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Actual vs. Target Price in Stocks

Original post by Geri Terzo of Demand Media

The research analyst community is typically the group that assigns target prices to stocks. Price targets may differ from a stock's actual price, which is the market value representing where a stock is presently trading based on supply and demand. Analyst's might set short-term or long-term price targets, and could make these projections based on the belief that the actual stock price is undervalued or overvalued.


Equity analysts are in the business of performing research and assigning ratings to individual stocks and sectors. Analysts might also set a target price for a stock and may change that expectation in response to new research or company events. The actual stock price represents the current value that investors are assigning to that security. There is no guarantee that an actual stock price will attain the target price, although the latter is where an investment professional believes the stock will be fairly priced at a given time.


An analyst's price target could take effect immediately. If it's different than the actual price, it could send a message to investors that the stock is being wrongly valued. According to a 2011 article in "The Globe and Mail," analysts raised the price target on technology stock Apple after the company exceeded profit expectations. Investors responded to the profit surprise by rewarding the stock with a 3 percent gain. Analysts interpreted the results with more optimism and one firm, Brigantine Advisors, lifted its price target on the stock by 12 percent.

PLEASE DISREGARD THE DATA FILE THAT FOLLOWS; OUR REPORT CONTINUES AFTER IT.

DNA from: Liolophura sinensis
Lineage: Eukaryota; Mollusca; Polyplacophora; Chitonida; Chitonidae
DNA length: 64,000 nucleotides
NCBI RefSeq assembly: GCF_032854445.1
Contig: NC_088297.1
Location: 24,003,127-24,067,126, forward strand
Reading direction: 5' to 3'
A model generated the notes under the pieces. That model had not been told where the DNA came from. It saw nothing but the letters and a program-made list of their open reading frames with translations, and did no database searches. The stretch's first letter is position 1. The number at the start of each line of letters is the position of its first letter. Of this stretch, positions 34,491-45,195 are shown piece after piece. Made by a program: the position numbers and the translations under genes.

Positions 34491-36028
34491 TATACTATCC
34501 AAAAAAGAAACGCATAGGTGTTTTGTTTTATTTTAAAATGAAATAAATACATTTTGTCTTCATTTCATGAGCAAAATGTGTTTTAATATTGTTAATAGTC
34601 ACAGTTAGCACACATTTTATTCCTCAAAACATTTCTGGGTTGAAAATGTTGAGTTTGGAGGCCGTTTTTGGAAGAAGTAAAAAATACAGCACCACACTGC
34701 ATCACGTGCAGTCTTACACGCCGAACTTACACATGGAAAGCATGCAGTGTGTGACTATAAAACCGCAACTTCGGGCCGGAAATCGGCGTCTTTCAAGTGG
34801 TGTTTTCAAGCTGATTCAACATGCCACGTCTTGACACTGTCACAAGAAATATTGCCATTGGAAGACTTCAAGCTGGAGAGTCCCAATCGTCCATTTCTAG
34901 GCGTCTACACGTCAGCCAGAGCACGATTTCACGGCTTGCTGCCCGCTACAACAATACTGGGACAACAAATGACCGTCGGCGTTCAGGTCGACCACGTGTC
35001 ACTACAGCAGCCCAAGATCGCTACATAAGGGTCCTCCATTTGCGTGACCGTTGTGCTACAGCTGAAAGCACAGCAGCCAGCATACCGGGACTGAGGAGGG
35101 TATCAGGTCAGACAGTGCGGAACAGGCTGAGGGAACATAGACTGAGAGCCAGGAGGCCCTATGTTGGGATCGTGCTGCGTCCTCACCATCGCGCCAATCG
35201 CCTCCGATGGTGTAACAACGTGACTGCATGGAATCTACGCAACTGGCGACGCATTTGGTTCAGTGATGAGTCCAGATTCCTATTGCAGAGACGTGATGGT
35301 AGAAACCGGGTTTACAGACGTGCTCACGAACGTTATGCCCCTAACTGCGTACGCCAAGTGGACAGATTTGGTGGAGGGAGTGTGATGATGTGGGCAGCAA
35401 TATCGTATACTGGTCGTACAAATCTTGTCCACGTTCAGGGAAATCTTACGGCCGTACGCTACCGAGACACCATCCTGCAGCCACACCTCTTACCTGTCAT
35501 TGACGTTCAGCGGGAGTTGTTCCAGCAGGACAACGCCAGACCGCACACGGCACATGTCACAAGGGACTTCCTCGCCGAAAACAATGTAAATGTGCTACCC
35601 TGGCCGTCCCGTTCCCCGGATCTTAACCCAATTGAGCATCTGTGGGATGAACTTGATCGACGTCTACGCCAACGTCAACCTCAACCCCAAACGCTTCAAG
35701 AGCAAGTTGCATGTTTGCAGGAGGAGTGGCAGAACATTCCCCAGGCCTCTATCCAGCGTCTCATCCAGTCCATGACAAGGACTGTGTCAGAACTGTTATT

P/E Ratio

One way to determine a price target is to assign a price-to-earnings ratio. This equation includes dividing the actual stock price by the most recent earnings-per-share number to derive at a P/E ratio. A forward P/E is also needed, and this is a calculation using estimates for future earnings growth. The price target is established by dividing the P/E ratio by the forward P/E ratio, and multiplying the result by the actual stock price, according to the Zacks Investment Research website.


Not all research firms believe in the effectiveness of setting price targets. According to an article on the Charles Schwab website, price targets are inconsistent and not usually right. One way to determine a price target is to consider future earnings performance, and the article suggests that because of unknown future events in the economy or at a company, forecasting is extremely difficult to do with any precision. Charles Schwab abides by a ratings system for stocks instead of establishing price targets.



About the Author

Geri Terzo is a business writer with over 15 years experience reporting on Wall Street. Her coverage ranges from institutional investing, including hedge funds and investment banking, to family topics and her career experience includes work for Fox Business, CNBC and "IDD Magazine." Terzo is a graduate of Campbell University, where she earned a B.A. in mass communication.